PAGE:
How LEED Can Lead to a Better Building
Part 1: LEED v3: How it has Changed
Part 3: LEED Water Efficiency Strategies
Part 7: LEED Innovation Strategies
LEED v3: How it has Changed
By Randhir Sahni
Sustainability is finally coming full circle. Many of the strategies being used to design and operate green buildings these days have actually been used for a long time, but are just now coming back into vogue.
Think back to a time when energy was expensive and not readily available. Transportation was costly. It was more cost-effective to use local or regional materials. Sites retained rainwater for consumption; sewage and silage were treated on site. Buildings had natural ventilation and provided a substantial number of air changes resulting in high indoor air quality.
As energy became abundant, readily available and inexpensive, the need to be sustainable diminished, and the old norm lost its importance. Economics changed, as developers took the stage and played a very important role in planning buildings to accommodate post-World War II population growth. Federal, state and local governments formulated policies that accommodated market forces and development economics rather than sustainability.
Now, the renewed emphasis on sustainability has reached a universal level, and more and more people understand how buildings affect the environment.
The U.S. Green Building Council’s LEED rating system has provided a framework to guide facility executives through sustainable projects. LEED has helped promote awareness for green design, operations and maintenance strategies. Few would dispute that LEED has improved the general attitude toward green building and how buildings affect the natural world.
Especially in these difficult economic times, where facility and design budgets are being squeezed, formal LEED certification may be an expense that is tough to justify. But that doesn’t mean facility executives should totally disregard LEED. The important thing to remember on any type of facility-related project is the consequences to the environment — and these can certainly be accounted for in LEED, even if plans for a formal certification are several years down the road. Each section of LEED provides a guide targeted at a particular area of sustainability. Understanding each category is important to understanding how LEED can be used as a guide to holistic green.
What You Need To Know About LEED v3
With the release of LEED v3 this April, the U.S. Green Building Council completed a sizable overhaul to its entire roster of LEED rating systems. Much has changed in the new LEED, from individual credit requirements to how much each credit is worth. Here is a list of some of the major changes facility executives should be aware of.
- LEED v3 actually refers to three different LEED initiatives: LEED 2009, LEED Online and a new certification model.
- LEED 2009 updates nine separate rating systems: LEED for New Construction, LEED for Existing Buildings: Operations and Maintenance, LEED for Core and Shell, LEED for Commercial Interiors, LEED for Schools, LEED for Homes, LEED for Retail, LEED for Healthcare, and LEED for Neighborhood Development.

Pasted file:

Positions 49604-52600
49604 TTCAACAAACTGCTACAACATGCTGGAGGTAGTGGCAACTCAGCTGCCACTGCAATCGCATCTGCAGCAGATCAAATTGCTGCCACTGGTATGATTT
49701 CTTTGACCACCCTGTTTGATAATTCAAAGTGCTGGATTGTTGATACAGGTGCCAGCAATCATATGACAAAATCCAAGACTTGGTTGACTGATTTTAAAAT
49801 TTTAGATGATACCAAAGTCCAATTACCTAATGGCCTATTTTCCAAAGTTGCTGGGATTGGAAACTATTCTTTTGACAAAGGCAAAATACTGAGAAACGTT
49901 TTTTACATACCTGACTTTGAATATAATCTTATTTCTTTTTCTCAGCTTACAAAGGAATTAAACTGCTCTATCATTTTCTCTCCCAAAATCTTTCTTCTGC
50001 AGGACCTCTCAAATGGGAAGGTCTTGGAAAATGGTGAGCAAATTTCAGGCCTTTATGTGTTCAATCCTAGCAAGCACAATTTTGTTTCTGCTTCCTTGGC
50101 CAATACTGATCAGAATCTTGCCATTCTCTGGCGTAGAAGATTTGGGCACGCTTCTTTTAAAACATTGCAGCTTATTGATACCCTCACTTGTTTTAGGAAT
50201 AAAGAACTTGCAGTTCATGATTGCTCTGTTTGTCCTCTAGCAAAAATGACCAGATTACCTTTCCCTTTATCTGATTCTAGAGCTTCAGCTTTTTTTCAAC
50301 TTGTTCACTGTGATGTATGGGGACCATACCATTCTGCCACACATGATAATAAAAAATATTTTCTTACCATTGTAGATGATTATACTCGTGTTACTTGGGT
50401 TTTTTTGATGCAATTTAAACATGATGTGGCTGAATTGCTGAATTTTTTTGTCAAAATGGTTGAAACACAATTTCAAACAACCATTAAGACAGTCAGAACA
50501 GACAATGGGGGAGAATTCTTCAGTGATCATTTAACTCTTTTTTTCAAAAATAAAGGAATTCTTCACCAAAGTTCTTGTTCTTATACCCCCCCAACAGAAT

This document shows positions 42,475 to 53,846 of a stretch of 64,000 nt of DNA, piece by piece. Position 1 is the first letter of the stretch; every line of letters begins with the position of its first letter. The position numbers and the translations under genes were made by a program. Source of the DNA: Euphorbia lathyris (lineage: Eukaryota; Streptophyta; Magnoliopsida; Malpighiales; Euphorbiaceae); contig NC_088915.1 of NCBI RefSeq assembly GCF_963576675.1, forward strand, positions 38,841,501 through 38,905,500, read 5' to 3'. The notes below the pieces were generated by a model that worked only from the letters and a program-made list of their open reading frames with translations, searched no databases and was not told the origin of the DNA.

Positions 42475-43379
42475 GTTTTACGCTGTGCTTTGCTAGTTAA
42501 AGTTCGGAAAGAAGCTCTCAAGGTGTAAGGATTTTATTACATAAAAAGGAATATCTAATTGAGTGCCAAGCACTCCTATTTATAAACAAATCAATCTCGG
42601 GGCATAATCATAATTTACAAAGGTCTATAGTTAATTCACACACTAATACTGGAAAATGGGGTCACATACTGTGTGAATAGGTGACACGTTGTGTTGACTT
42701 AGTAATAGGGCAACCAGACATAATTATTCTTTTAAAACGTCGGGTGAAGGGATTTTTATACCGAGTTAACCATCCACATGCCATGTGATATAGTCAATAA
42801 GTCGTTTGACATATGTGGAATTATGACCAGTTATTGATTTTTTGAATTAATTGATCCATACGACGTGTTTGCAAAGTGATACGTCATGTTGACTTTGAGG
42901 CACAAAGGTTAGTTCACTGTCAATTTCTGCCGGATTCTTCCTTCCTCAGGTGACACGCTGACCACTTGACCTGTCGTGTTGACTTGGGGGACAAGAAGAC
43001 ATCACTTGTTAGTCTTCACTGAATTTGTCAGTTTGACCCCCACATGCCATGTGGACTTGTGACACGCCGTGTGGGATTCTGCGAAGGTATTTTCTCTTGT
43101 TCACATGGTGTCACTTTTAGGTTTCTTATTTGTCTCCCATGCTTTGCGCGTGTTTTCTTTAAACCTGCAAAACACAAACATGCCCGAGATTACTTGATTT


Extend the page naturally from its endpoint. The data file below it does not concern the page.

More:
- The LEED Online tool has been updated to make it easier for facility executives to go to the site, enter project details and be told which LEED rating system best fits their project. It also helps facility executives manage the entire process from registration to certification. Check it out at leedonline.usgbc.org.
- USGBC has delegated the project certification process to an organization called the Green Building Certification Institute (GBCI). This organization, which also manages the LEED Accredited Professional (AP) credential, has hired several third-party organizations to certify projects based on an ISO certification model. The goal of this new model is to speed up the process, make it more consistent and reduce the backlog of projects currently awaiting certification.
- GBCI has instituted several changes to the LEED AP program, including a credentialing maintenance system and two new designations: LEED Green Associate and LEED Fellow. For more information, visit www.gbci.org.
- Candidates for the LEED AP test have a choice whether to become credentialed in Operations & Maintenance, Building Design & Construction, or Interior Design & Construction. Each designation has its own exam.
- Credits for all rating systems have been re-weighted so that each rating system is now on a 100-point scale (with six more points available for Innovation and four for the newly added regional priority credits). For all rating systems, Certified is 40-49 points, Silver is 50-59, Gold is 60-79, and Platinum is 80 or more.
- Energy efficiency and strategies that reduce carbon dioxide emissions, such as using alternative energy, metering, and commissioning, have been weighted more heavily in the LEED 2009 rating systems. For example, in the new version of LEED for Existing Buildings: Operations and Maintenance, facility executives can get up to six points for using renewable energy, whereas in the previous version, the maximum was four points.
- Another major change in terms of credit requirements in LEED for New Construction is that a 20 percent reduction of in-building water use is now a prerequisite, as opposed to an optional credit.
- USGBC now asks that project teams commit to sharing energy and water data on their buildings for a minimum of five years via a free online tool. The goal for this requirement is to create a built-in study for green building data to compare with traditional building water and energy use.
— Greg Zimmerman, executive editor
Nice overview by By Randhir Sahni from a facilities executive perspective.
Thanks for the tweeted link to this from @brian_phelps (“LEED v3: How it has Changed, Building Operating Management, http://bit.ly/rcDWn“)